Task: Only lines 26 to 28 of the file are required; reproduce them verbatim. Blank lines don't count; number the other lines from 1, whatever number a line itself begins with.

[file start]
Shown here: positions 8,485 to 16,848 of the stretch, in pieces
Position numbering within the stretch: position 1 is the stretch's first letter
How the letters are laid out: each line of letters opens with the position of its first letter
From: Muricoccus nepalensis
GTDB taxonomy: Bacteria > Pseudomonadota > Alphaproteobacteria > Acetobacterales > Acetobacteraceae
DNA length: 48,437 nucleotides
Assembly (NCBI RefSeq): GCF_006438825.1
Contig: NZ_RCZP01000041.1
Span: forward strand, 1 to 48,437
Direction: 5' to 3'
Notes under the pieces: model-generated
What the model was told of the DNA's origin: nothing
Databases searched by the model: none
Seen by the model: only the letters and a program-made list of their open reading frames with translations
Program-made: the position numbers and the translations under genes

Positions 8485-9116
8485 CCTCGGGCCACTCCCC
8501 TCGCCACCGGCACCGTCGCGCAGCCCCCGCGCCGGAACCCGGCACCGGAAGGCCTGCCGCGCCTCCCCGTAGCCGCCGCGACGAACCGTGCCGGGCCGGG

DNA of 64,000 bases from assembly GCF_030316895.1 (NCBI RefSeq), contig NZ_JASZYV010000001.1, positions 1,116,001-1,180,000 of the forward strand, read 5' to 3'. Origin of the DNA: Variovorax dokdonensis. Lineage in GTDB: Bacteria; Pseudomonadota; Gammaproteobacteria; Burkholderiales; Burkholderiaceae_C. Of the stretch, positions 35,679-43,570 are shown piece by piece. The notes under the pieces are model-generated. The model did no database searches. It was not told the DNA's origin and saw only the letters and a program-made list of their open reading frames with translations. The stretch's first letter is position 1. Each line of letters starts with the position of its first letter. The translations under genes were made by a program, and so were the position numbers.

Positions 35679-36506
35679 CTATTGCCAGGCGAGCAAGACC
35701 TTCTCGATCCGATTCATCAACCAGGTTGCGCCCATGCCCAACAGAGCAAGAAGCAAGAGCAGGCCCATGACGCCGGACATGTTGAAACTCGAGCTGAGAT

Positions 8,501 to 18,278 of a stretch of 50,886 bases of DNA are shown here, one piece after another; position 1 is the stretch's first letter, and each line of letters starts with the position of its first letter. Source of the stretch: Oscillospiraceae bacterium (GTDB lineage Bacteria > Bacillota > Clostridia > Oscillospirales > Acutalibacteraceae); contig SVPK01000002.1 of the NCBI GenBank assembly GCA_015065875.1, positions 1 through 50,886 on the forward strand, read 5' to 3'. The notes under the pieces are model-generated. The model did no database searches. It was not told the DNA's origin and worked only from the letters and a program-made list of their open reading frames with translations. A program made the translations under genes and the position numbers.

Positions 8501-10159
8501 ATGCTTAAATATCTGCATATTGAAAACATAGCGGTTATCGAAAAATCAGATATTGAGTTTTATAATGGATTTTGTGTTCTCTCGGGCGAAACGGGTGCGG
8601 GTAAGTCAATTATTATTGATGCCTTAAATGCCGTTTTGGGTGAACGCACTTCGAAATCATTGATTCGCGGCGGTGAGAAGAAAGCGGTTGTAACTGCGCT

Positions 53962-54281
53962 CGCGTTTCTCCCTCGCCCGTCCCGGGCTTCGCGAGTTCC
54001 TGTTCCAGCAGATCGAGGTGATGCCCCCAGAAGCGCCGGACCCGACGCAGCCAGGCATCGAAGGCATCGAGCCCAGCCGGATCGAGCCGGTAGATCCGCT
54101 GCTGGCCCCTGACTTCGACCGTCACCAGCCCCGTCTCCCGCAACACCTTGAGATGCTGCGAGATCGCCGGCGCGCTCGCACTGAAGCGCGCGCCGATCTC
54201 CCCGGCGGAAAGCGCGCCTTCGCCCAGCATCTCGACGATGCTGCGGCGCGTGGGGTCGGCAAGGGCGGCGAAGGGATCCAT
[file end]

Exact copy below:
8601 GTAAGTCAATTATTATTGATGCCTTAAATGCCGTTTTGGGTGAACGCACTTCGAAATCATTGATTCGCGGCGGTGAGAAGAAAGCGGTTGTAACTGCGCT

Positions 53962-54281
53962 CGCGTTTCTCCCTCGCCCGTCCCGGGCTTCGCGAGTTCC